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Dick Heller: Anthem anniversary
Tin Pan Alley songwriter Jack Norworth was riding a New York City subway one day in the spring of 1908 when he spotted a sign reading “Ball game Today at the Polo Grounds.”
Immediately inspired, Norworth grabbed a piece of scrap paper and began scribbling the first verse of a song for his wife, vaudeville actress Nora Bayes:
Katie Casey was baseball mad/Had the fever and had it bad.
Just to root for the home town crew/Every sou Katie blew.
On a Saturday, her young beau/Called to see if she’d like to go.
To see a show, but Miss Kate said, “No.
“I’ll tell you what you can do.”
A century later, that verse has been mercifully forgotten, but the chorus of Norworth’s little ditty endures as the third-most frequently played song in the United States behind “The Star-Spangled Banner” and “Happy Birthday.” It is, of course …
Take me out to the ball game/Take me out with the crowd.
Buy me some peanuts and Cracker Jack/I don’t care if I never get back.
Let me root, root, root for the home team/If they don’t win it’s a shame.
For it’s one, two, three strikes you’re out/At the old ball game!
Norworth wrote the song in 15 minutes, and it was time well spent. Today nobody remembers most of the 2,500 other tunes he turned out, but this quickie effort is played and sung during the seventh-inning stretch at most games. Heck, it even survived the croaky version warbled over the P.A. system at Wrigley Field by longtime Cubs broadcaster Harry Caray.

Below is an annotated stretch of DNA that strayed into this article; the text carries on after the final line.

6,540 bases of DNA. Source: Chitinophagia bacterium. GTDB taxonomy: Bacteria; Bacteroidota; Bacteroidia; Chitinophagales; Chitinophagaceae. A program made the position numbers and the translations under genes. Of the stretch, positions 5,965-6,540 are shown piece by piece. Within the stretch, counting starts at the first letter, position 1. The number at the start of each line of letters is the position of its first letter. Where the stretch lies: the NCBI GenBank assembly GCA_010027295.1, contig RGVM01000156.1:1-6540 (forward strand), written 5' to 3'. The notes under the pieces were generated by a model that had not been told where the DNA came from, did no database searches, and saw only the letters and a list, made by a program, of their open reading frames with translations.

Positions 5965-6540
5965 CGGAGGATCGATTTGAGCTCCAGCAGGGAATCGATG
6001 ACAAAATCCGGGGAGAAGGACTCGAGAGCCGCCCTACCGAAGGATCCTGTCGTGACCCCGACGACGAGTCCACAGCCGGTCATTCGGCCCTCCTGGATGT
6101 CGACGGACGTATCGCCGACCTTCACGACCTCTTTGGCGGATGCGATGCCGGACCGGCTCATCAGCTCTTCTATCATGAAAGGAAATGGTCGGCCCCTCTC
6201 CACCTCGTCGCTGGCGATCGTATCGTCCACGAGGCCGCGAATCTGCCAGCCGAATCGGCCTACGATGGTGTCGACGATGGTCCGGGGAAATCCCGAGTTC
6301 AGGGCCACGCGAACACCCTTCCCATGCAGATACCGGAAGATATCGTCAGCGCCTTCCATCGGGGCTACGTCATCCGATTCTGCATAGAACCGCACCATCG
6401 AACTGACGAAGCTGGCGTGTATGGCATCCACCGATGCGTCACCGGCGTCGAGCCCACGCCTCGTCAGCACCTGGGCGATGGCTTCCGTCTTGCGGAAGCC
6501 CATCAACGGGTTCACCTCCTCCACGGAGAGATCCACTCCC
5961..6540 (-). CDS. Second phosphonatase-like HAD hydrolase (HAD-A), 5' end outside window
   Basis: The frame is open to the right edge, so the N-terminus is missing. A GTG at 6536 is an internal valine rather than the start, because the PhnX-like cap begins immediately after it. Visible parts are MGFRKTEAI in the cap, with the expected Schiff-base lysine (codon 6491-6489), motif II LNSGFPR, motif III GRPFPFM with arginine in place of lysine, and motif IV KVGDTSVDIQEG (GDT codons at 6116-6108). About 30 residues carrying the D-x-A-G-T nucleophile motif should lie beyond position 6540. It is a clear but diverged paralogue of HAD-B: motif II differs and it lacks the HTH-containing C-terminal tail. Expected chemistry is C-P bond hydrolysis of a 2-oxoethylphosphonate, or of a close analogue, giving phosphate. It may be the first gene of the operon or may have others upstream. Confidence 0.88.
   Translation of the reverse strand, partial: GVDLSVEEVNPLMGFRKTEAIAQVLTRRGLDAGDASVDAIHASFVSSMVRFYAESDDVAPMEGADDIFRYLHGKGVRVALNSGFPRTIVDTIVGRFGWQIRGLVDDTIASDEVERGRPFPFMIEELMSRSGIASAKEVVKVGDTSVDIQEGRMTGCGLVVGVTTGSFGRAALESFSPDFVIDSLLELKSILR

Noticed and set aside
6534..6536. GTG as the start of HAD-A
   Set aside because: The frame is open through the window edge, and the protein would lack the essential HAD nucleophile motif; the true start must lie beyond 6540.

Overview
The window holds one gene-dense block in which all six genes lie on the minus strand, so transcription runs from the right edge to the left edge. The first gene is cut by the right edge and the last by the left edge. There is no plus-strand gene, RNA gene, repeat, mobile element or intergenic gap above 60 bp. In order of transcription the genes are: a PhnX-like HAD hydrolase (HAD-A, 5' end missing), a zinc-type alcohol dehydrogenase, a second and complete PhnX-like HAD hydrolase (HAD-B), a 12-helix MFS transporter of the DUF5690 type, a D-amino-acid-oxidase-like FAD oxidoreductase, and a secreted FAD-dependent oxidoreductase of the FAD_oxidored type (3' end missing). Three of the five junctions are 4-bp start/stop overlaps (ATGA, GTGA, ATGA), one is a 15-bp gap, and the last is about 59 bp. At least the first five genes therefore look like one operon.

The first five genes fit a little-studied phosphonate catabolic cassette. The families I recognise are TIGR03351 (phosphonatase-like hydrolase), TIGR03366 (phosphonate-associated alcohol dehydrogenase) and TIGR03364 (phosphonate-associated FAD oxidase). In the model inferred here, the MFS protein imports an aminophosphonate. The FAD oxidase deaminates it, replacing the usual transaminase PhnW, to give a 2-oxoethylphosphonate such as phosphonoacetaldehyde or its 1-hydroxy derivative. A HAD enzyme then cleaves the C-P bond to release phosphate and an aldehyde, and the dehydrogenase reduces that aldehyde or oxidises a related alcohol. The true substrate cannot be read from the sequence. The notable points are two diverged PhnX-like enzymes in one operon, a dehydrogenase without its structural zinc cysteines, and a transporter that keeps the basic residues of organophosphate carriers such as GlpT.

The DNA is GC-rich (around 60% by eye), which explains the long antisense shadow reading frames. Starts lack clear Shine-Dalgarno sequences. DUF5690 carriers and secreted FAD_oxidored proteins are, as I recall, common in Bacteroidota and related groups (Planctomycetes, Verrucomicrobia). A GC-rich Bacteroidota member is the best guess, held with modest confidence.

Norworth turned over his lyrics to composer Albert Von Tilzer, who set them to music, and the tune was published in May 1908. By the time the Cubs won the 1908 World Series - their last such achievement for at least a century - it was one of the nation’s biggest hits in an era when people bought sheet music and sang around the piano in the parlor.
Ironically, neither Norworth nor Von Tilzer had ever seen a baseball game. Norworth finally made one in 1942, 17 years before his death at 80.
About the Author
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